Attacks on the Press in 1998 - Gabon
|Publisher||Committee to Protect Journalists|
|Publication Date||February 1999|
|Cite as||Committee to Protect Journalists, Attacks on the Press in 1998 - Gabon, February 1999, available at: http://www.refworld.org/docid/47c5656dc.html [accessed 1 June 2016]|
|Disclaimer||This is not a UNHCR publication. UNHCR is not responsible for, nor does it necessarily endorse, its content. Any views expressed are solely those of the author or publisher and do not necessarily reflect those of UNHCR, the United Nations or its Member States.|
As of December 31, 1998
President Omar Albert-Bernard Bongo, sub-Saharan Africa's second-longest-ruling leader and one of France's staunchest allies in the region, was declared the winner of the December 1997 elections, further consolidating his Democratic Party of Gabon's grip on power. The polls, which virtually eliminated all opposition parties from participation in government, were marred by serious irregularities, the manipulation of state broadcast media, and crackdowns on the independent media for publishing opposition party platforms.
Although there are a number of privately owned newspapers and radio stations, the government continues to control all television broadcasting in the country. Authorities relentlessly clamped down on the private media this year, through bans on both the broadcast and print media and jail terms for journalists. And the private radio stations currently in operation face closure at a moment's notice.
On February 20, the National Communication Council, a body composed of presidential appointees, banned the private radio station Radio Soleil for five weeks. The station, which has close ties to the opposition National Union of Timberworkers, was prevented from broadcasting an editorial criticizing President Bongo. On August 12, Michel Ongoundou-Loundah, Raphael Ntoutoume Nkoghe, and Pulchérie Beaumel, respectively publication director, editor in chief, and reporter for the private weekly newspaper La Griffe, were each sentenced to an eight-month prison term and fined CFA 3,000,000 (US$5,000) in damages payable to René Morvan, director general of the state-owned Air Gabon. In June, the newspaper had reported that Morvan was involved in ivory smuggling. On August 13, state security agents raided the offices of La Griffe, detained employees, seized their identity cards, and returned later that evening to confiscate 12,000 copies of the newspaper.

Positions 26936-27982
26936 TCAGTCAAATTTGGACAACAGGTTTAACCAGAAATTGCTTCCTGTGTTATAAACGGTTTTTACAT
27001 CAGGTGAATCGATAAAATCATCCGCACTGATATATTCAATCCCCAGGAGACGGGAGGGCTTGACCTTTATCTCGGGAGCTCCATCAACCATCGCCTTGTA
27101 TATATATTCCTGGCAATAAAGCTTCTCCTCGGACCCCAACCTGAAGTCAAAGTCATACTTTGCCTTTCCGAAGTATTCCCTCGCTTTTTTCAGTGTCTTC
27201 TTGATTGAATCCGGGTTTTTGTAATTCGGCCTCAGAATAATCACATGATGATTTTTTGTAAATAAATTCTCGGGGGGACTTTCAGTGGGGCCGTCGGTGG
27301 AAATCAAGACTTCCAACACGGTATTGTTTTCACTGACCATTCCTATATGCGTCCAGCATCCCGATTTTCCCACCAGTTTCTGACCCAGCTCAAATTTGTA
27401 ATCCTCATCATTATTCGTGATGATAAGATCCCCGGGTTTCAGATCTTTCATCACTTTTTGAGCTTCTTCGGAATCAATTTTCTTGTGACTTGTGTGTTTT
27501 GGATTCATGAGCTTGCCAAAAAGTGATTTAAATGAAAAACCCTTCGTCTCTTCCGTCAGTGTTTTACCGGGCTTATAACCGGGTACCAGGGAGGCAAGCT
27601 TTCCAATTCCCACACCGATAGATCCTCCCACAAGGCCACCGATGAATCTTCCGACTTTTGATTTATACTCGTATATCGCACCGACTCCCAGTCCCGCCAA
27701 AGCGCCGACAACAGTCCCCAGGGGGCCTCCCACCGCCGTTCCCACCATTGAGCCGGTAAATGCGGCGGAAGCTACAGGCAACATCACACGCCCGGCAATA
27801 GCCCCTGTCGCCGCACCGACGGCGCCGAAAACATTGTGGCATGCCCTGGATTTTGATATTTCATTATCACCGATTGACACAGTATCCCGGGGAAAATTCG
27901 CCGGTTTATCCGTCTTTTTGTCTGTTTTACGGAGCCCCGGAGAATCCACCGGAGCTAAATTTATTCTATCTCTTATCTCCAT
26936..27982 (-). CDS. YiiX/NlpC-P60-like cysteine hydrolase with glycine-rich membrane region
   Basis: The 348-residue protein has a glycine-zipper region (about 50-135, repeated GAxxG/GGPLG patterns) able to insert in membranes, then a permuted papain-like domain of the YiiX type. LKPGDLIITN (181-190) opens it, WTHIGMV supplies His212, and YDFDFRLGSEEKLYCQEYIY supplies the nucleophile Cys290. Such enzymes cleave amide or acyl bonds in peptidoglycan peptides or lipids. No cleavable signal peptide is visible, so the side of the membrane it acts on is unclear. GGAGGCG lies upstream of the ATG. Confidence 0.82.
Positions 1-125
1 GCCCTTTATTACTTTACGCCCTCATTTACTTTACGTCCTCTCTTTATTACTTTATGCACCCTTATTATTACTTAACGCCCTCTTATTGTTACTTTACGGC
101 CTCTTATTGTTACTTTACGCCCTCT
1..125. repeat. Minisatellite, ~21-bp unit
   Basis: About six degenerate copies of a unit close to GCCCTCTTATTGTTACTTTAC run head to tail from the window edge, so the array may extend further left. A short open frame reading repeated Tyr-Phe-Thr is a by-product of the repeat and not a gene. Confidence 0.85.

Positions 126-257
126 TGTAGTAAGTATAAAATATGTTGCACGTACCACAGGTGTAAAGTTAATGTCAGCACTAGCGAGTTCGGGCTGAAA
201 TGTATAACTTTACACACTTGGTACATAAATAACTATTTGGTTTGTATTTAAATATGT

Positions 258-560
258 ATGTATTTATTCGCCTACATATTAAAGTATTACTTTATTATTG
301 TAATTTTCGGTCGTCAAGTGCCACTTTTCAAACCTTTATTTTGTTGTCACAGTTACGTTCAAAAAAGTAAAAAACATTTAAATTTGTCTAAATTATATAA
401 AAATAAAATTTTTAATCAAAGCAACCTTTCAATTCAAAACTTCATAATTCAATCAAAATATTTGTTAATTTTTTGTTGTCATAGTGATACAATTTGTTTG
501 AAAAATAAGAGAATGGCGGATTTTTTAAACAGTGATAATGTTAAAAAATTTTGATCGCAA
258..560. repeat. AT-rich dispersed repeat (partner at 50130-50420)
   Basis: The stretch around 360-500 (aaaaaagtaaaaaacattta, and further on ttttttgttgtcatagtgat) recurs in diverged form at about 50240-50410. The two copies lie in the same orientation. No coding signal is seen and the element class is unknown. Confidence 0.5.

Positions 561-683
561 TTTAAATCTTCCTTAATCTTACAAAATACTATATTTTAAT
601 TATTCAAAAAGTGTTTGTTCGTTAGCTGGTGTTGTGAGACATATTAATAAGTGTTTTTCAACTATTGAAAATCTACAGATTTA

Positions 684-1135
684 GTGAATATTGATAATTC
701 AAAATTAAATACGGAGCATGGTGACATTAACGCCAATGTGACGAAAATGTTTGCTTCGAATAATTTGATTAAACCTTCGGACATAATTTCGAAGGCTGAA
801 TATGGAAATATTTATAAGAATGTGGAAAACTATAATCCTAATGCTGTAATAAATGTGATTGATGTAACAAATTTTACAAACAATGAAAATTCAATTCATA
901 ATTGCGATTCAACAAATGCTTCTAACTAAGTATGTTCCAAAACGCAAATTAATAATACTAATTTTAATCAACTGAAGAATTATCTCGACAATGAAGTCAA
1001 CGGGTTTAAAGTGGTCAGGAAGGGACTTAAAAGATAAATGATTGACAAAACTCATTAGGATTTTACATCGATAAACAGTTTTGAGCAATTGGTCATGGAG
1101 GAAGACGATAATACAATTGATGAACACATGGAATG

In December, when listeners called in to Radio Soleil's program, "Feed-Back," to discuss fraudulent government activities during the December 1997 elections, authorities jammed the station's signal. Reporting on allegations of torture in Gabon's prisons and financial impropriety by government officials has also brought swift reprisals.
Attacks on the Press in Gabon in 1998
|8/12/98||Michel Ongoundou-Loundah, La Griffe||Imprisoned, Legal Action|
|8/12/98||Raphael Ntoutoume Nkoghe, La Griffe||Imprisoned, Legal Action|
|8/12/98||Pulcherie Beaumel, La Griffe||Imprisoned, Legal Action|